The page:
President of the Canberra Liberals John Cziesla said the inclusion of Deakin and Yarralumla in the Murrumbidgee electorate was a logical outcome given the key redistribution requirement that each electorate be within +/- 5% of the quota at the time of the next election.

“The inclusion of Yarralumla along with Deakin will create a distinct and strong inner south community of interest within the Murrumbidgee electorate,” he said.

But the Deakin Residents Association is upset after arguing that the suburbs have a strong community of interest with the inner south and should remain in Kurrajong.

Both the main parties believed Kambah East should be in Brindabella, but the committee, while agreeing the Kambah needed to be split, went the other way.

“The Committee unanimously held the view that splitting Kambah east/west down Drakeford Drive was the most appropriate solution for addressing the quota requirements of Brindabella,” the committee’s report says.

It argues that Kambah West is the most appropriate segment of Kambah to be included in Brindabella, being closer to the Tuggeranong Town Centre within Greenway. “Kambah East has a greater proportion geographically closer to the other suburbs within Murrumbidgee, with strong communication links with Weston Creek and Woden Valley via Drakeford Drive/Tuggeranong Parkway and Athllon Drive,” the report says.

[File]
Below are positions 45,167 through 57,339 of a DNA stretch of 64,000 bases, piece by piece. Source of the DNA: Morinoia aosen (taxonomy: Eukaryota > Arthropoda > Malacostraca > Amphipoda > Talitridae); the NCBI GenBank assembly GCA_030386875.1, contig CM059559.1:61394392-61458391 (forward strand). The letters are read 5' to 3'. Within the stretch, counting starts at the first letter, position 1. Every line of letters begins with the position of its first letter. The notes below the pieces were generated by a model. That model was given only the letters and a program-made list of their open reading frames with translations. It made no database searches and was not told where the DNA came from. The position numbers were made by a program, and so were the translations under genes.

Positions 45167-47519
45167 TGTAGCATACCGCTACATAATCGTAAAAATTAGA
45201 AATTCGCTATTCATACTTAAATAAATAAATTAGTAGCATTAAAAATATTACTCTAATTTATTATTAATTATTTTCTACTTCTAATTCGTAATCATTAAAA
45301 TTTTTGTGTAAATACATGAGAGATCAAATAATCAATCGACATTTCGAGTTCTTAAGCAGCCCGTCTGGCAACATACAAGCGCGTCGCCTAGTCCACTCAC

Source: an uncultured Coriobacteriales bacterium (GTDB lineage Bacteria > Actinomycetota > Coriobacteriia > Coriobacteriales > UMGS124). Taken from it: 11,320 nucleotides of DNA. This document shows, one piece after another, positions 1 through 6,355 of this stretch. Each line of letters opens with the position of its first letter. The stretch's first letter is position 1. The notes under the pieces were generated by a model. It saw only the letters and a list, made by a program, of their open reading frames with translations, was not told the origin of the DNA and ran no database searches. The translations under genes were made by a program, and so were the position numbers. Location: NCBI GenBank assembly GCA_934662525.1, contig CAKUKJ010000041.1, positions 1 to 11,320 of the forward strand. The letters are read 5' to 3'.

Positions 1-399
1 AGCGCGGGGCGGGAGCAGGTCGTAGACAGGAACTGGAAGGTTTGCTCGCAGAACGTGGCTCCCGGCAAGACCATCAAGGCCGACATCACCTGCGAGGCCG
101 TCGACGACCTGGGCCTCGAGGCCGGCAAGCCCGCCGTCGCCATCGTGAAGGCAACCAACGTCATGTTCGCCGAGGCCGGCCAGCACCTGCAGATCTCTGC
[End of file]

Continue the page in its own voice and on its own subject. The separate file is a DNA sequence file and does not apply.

Mr Cziesla said the splitting of Kambah between two electorates was unfortunate, but population growth in Woden and the Molonglo Valley will likely see all of Kambah included in the Brindabella electorate in a future redistribution.

In the north, McKellar, Lawson and Evatt have been reallocated to Belconnen-based Ginninderra, with Kaleen and Giralang remaining in the Gungahlin-based Yerrabi.

Both Labor and the Liberals had argued for Evatt, McKellar and Belconnen District 2 to be added to Ginninderra.

The committee says at least 5764 electors were required to be moved to Ginninderra, but no more than 7701. It proposes that Evatt (3852 projected electors) and McKellar (2086 projected electors) go to Ginninderra, as well as Lawson (1378 projected electors) and that portion of Belconnen District adjacent to the Barton Highway (5 projected electors) due to community of interest, a total of 7321.

Reallocating either Giralang or Kaleen in conjunction with the other suburbs would take Ginninderra over quota, it says.

Mr Byrne said ACT Labor accepted the proposal to split Kambah and move the western side of the suburb into Brindabella, and broadly accepted the proposal to move Mackellar, Evatt and Lawson from Yerrabi into Ginninderra.

Mr Cziesla said the proposal to include Evatt and McKellar in the electorate of Ginninderra reflected those suburbs’ strong connection with the Belconnen area.

At 29 March 2019 there were 292,311 electors on the roll for the ACT. The quota for the five-Member electorates is 58,462, the permitted minimum enrolment (not less than 90% of the quota) is 52,616, and the permitted maximum enrolment (not greater than 110% of the quota) is 64,308.